MUMBAI (Reuters) - Bharti Airtel Ltd(BRTI.NS) is planning to meet global investors for what could potentially be its debut dollar bond sale nearly two years after failing to pull the trigger on a similar exercise.
The country’s top mobile operator has picked seven foreign banks to arrange the meetings in Asia, Europe and the United States, said two sources with direct knowledge of the deal.
The roadshow comes after Sarvjit Dhillon, the chief financial officer of Bharti Enterprises, the parent company of Bharti Airtel, told Reuters the wireless carrier was hoping to raise up to $1 billion in the fiscal year that ends in March.
The banks are arranging the global investor meetings on behalf of Bharti Airtel International (Netherlands), a unit of Bharti Airtel, the sources said, declining to be named as they were not authorised to speak to the media.
A bond sale would depend on market conditions, the sources said.
The company was not immediately available for comment.
Back in June 2011, Bharti met with investors but opted not to press ahead with a bond offering.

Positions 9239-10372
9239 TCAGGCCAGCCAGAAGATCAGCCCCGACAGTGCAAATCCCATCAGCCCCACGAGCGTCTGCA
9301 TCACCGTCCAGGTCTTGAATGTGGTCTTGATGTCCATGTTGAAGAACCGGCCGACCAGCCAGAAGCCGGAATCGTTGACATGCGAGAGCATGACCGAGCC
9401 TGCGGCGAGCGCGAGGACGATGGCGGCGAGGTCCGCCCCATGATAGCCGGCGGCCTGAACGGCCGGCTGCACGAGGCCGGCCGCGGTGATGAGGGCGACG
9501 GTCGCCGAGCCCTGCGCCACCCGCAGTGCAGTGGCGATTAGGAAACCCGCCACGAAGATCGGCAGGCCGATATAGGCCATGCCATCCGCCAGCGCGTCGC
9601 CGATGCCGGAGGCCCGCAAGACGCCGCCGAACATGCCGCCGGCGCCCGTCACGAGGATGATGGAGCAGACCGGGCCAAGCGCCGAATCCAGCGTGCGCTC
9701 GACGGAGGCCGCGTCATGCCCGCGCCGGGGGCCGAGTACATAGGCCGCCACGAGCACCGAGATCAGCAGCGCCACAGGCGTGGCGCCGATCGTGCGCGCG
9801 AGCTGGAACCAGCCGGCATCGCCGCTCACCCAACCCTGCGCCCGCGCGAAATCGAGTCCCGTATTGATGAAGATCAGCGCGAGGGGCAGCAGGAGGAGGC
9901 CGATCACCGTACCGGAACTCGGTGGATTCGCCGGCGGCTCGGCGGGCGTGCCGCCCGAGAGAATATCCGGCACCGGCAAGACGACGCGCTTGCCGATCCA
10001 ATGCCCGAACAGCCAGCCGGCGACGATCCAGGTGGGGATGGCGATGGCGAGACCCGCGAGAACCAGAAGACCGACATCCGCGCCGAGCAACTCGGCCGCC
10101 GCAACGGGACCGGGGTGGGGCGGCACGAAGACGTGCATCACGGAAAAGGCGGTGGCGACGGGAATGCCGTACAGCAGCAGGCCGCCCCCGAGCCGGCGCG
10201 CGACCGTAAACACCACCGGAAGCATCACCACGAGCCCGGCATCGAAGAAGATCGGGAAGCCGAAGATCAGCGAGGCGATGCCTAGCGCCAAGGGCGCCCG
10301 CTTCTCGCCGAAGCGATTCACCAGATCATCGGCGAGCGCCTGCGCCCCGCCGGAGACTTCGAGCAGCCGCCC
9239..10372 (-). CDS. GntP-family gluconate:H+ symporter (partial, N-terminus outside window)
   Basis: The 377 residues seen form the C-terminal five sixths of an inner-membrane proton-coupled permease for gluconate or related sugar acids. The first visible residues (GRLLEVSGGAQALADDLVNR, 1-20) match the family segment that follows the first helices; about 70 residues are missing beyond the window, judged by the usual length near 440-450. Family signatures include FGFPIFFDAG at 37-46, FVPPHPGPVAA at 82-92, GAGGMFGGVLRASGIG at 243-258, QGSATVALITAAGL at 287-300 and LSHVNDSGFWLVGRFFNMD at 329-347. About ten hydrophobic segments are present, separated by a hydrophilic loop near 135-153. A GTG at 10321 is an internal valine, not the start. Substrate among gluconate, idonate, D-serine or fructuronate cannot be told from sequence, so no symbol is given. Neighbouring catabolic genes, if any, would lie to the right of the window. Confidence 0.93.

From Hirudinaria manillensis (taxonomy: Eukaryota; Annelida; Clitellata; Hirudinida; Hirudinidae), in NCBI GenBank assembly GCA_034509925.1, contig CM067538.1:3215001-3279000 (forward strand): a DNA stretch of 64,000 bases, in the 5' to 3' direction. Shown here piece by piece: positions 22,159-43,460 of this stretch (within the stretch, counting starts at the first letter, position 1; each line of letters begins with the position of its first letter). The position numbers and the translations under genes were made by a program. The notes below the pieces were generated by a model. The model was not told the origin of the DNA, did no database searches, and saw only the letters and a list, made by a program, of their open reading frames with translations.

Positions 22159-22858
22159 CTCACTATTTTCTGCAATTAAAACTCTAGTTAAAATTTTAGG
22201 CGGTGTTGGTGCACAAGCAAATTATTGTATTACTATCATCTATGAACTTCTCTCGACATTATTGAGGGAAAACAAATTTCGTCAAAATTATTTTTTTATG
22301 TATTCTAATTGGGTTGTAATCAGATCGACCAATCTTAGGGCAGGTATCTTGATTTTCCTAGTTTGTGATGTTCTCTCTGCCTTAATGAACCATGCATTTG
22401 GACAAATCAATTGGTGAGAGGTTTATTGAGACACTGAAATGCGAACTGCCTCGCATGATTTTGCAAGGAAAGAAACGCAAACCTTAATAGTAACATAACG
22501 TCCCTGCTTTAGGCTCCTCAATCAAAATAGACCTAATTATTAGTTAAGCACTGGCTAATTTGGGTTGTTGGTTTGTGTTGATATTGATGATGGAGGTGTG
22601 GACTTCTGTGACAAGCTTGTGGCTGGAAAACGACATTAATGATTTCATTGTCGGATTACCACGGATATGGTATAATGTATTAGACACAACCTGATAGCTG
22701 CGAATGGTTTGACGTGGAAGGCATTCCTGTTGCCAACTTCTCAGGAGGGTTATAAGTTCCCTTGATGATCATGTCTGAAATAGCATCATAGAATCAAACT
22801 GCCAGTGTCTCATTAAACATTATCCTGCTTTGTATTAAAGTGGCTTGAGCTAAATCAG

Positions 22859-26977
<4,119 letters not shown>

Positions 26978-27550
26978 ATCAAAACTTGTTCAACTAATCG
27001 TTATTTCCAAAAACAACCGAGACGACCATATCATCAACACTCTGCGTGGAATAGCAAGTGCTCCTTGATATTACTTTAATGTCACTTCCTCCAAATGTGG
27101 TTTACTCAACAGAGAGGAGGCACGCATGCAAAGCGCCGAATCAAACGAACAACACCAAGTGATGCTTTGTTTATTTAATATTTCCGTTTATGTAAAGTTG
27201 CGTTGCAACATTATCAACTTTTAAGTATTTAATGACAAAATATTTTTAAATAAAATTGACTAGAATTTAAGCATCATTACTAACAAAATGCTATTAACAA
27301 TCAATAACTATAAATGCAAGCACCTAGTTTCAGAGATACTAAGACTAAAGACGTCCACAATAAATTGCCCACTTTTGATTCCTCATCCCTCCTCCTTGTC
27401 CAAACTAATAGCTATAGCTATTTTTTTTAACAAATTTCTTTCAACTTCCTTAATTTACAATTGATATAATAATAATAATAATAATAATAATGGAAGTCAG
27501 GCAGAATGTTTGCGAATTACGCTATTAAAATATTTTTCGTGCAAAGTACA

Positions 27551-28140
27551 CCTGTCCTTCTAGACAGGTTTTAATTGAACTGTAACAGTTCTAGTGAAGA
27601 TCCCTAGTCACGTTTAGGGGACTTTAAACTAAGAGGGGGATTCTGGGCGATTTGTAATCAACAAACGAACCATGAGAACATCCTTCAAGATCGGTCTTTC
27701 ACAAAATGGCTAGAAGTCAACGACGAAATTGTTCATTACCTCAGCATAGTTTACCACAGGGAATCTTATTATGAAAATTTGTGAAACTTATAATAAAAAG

A renewed push for a potential bond sale comes as global debt markets continue to attract Asian borrowers.
However, Indian borrowers account for only $2.05 billion of the $35 billion raised from Asian issuers in dollars, euros or yen so far this year, with only three issuers tapping investors.
Last year saw record offerings from Asia with $208.29 billion raised from 353 deals in these three currencies, with Indian borrowers accounting for only $8.15 billion in 2012.
If Bharti’s bond materialises, the company will be the second-largest private sector borrower from India to tap the global bond markets this year after Reliance Industries Ltd’s (RELI.NS) $800 million perpetual bond in late January.
More Indian borrowers are expected to access overseas markets for funding because the cost of domestic borrowing still remains high even after the central bank cut interest rates by 25 basis points last month.
Bharti Airtel is rated “BBB-” by Fitch, “BB+” by S&P.
Additional reporting by Aradhana Aravindan; Editing by Nick Macfie